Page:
Can you imagine a Rolls-Royce made for people who don't want to flaunt their riches? Probably not, because just like many other people, you most likely think that the Rolls-Royce name goes hand in hand with indescribable luxury. However, there was at least one model in the history of Rolls-Royce that was supposed to reflect the "spirit of austerity".
In 1946, the British car manufacturer announced its plans to produce an update to the 1939 Wraith. The new version – which is also called the first post-war Rolls-Royce – was to be a bit more powerful, but it was stressed that it would be a smaller car. The size was meant to be in keeping with the widespread mood of post-war austerity, since there was a shortage of materials in Great Britain at the time, and petrol was being rationed with coupons. In other words, there were other things that were much more necessary in the country after the war than luxury cars.
The Silver Wraith was produced from 1946 to 1958. A straight six-cylinder engine was used over the entire production run, although its capacity was increased every few years. The engine capacity grew from 4.3 litres in 1946–1951 to 4.6 litres in 1951–1955, followed by 4.9 litres in 1955–1958. The 125 hp engine that was fitted in the first model was the same as in the pre-war Wraith, but with a new design. In addition, the early post-war cars had two divided bonnet sides which became one-piece in 1947.
Although the Silver Wraith was released as a "smaller model", there were two different sized wheelbases. Up until 1953, the Silver Wraith was 3.23 metres long, but in 1951–1958, a slightly larger 3.38-metre model was also produced. A total of 639 of the latter were produced, while 1,144 cars were built with the shorter wheelbase chassis.
The new chassis was much more rigid than the pre-war Wraith; in addition, the Silver Wraith got hybrid hydro-mechanical brakes, with hydraulic front brakes and mechanical rears. Originally, the Silver Wraith had a four-speed manual gearbox, but a four-speed General Motors Hydramatic automatic option was introduced in 1952.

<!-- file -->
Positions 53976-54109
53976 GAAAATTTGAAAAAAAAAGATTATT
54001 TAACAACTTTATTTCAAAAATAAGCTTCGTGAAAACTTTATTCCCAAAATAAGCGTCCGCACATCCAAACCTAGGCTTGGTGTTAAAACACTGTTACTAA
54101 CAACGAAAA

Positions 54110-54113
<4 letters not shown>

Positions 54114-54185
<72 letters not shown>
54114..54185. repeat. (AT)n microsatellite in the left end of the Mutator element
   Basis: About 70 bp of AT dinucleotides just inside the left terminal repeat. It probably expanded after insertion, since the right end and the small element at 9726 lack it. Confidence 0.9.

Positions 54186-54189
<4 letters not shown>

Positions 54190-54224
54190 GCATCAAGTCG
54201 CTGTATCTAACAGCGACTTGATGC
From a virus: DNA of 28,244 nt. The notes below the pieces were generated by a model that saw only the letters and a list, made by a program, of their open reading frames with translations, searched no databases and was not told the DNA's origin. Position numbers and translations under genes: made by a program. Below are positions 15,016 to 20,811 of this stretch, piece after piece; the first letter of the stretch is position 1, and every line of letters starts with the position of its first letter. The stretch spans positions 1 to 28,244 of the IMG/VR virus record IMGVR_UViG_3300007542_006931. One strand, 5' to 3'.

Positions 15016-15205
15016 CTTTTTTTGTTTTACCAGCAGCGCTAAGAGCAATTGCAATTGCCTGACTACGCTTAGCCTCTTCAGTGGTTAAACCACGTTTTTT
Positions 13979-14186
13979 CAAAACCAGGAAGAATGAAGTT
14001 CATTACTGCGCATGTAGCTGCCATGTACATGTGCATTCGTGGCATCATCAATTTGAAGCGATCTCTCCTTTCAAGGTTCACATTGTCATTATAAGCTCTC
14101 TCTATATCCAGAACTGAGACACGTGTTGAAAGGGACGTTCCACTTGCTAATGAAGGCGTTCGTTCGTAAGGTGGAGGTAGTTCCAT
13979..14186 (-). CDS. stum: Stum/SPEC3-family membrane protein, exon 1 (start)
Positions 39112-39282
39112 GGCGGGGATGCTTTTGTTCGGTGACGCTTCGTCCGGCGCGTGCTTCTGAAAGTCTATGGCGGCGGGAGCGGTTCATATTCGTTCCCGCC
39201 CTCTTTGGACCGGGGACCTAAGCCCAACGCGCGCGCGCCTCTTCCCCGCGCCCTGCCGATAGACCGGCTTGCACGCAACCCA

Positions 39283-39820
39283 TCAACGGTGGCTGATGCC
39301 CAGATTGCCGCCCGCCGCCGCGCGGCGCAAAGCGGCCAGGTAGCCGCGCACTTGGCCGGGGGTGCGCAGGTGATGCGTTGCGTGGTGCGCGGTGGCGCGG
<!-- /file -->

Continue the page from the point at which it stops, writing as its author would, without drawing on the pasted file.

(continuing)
Despite the fact that the Silver Wraith was only in production for 13 years, the coachbuilders came up with a wealth of different body styles for this model. There was everything from compact coupés and convertibles to huge limousines and landaulets to carry public figures. The chassis that the coachbuilders used cost USD 9,000 at the time. Bodywork was designed for the Silver Wraith by coachbuilders such as Hooper & Co, James Young, H. J. Mulliner & Co, Park Ward, J Gurney Nutting & Co Limited, and Freestone & Webb. Craftsmen from the likes of Pininfarina, Chapron, Franay, Saoutchik and Vignale also contributed to the Silver Wraith.
The official state car of the President of Ireland is a 1947 Silver Wraith, and the ceremonial state car of Brazil is a 1952; the Dutch and Danish royal families both had 1958 models.
However, despite the numerous coachbuilders who were involved with this model, the Silver Wraith became a symbol of the end of an era when skilled craftsmen who got their hands on a chassis could create whatever they wanted or what the customers asked for. Once production of the Silver Wraith was terminated, only a few coachbuilding companies were left – most of them merged in order to survive. The Silver Shadow drew this to a close, and after 1970, only a few bodies from different manufacturers were developed.
Collectors should know that quite a few Silver Wraith sedans have survived to this day, so the convertible versions of this model are the most prized. As are the Silver Wraiths that have bodywork designed by famous craftsmen –these models typically carry a six-figure price tag. For example, you would probably have to pay around USD 60,000–90,000 for a limousine. Meanwhile, a 1947 model with coachwork by Mulliner will cost GBP 78,000, and an enormous limousine designed by Freestone & Webb will put you back GBP 85,000. Another example is the 1947 Silver Wraith convertible with custom coachwork by J.S. Inskip that was built to the order of eccentric millionaire Tommy Manville Jr –according to Gooding & Company, the estimate for this car is USD 1.25-2 million.
Specialists emphasize that when looking for a model like this for your collection, you should first consult with an auto mechanic, since Silver Wraith repairs are rather expensive. And one last heart warming detail: the Silver Wraith appeared in quite a few movies, including Batman, Batman Returns and Spectre.